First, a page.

U.S. to Appoint Arctic 'Special Representative' After Alaska Pressure
The U.S. government will appoint a "special representative for the Arctic region," joining other nations pushing for greater influence above the Arctic Circle as its strategic and commercial importance grows.
According to Devon Kearns, a spokesperson for Sen. Mark Begich’s office, U.S. Secretary of State John Kerry talked on the phone with Begich Wednesday, and the State Department contacted him Friday, to confirm the establishment of the new position.
Both Begich and Sen. Lisa Murkowski have been pushing for the appointment. Begich, who says he spoke with Kerry Wednesday, hailed his Friday move as “an important step in the right direction.”
“The bottom line is that the changes we see in the Arctic warrant a higher level of involvement from the U.S. and this position will allow us to better exercise leadership and vision in Arctic policy moving forward,” Begich said in a statement.
In a January 2013 letter to President Obama released by Begich’s office, the senator points out the variety of nations which have assigned Arctic ambassadors to liaise with the intergovernmental Arctic Council. A group affiliated with the council, Protection of the Arctic Marine Environment, held its first meeting in Girdwood Wednesday.
“Six Arctic nations -- Russia and Norway among them -- have named ambassador-level diplomats to represent their interests before the Arctic Council,” Begich wrote. “Non-Arctic nations also are taking a keen interest in this sphere, such as the People’s Republic of China, and others are seeking former observer standing before the Arctic Council. Even Singapore had named an ambassador to the Arctic, given its interests in international shipping.”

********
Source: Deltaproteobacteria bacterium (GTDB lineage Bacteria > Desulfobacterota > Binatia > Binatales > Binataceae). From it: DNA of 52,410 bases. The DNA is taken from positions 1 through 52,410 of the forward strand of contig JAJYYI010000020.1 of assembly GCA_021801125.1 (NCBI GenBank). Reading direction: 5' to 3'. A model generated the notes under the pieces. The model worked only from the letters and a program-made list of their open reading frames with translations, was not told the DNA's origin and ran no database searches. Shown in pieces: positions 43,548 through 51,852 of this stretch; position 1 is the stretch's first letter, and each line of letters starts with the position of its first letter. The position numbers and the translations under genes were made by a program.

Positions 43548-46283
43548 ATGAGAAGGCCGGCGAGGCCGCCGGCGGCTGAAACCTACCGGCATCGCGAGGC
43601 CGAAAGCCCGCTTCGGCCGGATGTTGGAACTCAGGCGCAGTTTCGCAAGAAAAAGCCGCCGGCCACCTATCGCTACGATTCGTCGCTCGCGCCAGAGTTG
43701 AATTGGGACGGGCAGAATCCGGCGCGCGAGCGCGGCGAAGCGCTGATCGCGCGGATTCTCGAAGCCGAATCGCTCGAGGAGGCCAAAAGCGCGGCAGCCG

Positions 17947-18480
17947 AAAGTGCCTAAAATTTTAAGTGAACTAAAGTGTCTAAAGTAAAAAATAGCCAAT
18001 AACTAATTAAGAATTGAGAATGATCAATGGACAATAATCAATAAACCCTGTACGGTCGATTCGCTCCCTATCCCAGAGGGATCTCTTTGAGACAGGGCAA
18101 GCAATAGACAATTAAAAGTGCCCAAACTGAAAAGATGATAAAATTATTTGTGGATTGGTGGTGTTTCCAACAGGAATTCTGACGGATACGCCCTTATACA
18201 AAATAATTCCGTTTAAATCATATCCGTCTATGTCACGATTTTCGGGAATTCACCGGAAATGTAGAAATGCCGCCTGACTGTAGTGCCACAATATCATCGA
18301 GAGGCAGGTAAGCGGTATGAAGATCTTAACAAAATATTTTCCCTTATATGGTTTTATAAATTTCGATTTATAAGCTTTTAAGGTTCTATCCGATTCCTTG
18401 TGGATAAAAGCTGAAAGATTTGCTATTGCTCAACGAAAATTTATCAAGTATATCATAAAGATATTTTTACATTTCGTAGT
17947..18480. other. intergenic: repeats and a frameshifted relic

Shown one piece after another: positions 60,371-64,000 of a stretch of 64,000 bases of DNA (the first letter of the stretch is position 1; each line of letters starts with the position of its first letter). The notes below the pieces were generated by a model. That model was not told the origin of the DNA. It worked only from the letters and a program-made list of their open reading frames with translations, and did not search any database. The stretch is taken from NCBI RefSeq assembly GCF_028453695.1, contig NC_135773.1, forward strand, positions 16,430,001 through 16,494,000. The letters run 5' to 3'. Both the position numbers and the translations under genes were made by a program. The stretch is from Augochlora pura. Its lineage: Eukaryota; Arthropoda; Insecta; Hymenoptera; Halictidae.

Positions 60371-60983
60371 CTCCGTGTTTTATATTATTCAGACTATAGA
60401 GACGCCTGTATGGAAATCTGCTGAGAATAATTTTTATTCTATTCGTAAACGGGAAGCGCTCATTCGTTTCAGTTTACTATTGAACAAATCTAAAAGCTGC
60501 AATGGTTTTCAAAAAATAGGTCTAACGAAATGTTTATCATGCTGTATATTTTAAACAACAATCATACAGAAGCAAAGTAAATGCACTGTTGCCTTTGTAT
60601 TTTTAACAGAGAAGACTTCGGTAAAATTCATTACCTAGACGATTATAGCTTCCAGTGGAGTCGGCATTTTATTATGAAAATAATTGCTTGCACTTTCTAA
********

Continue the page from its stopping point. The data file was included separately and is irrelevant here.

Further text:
About 20 U.S. ambassadors are currently posted to organizations rather than specific countries. While some liaise with regional groups such as the African Union, the European Union and the Association of Southeast Asian Nations, none are presently assigned to a region of the globe.
There was no firm candidates or timetable set for appointing the first Arctic ambassador.
State Department spokeswoman Marie Harf told The Associated Press Friday she had no personnel announcements to make, but might soon.
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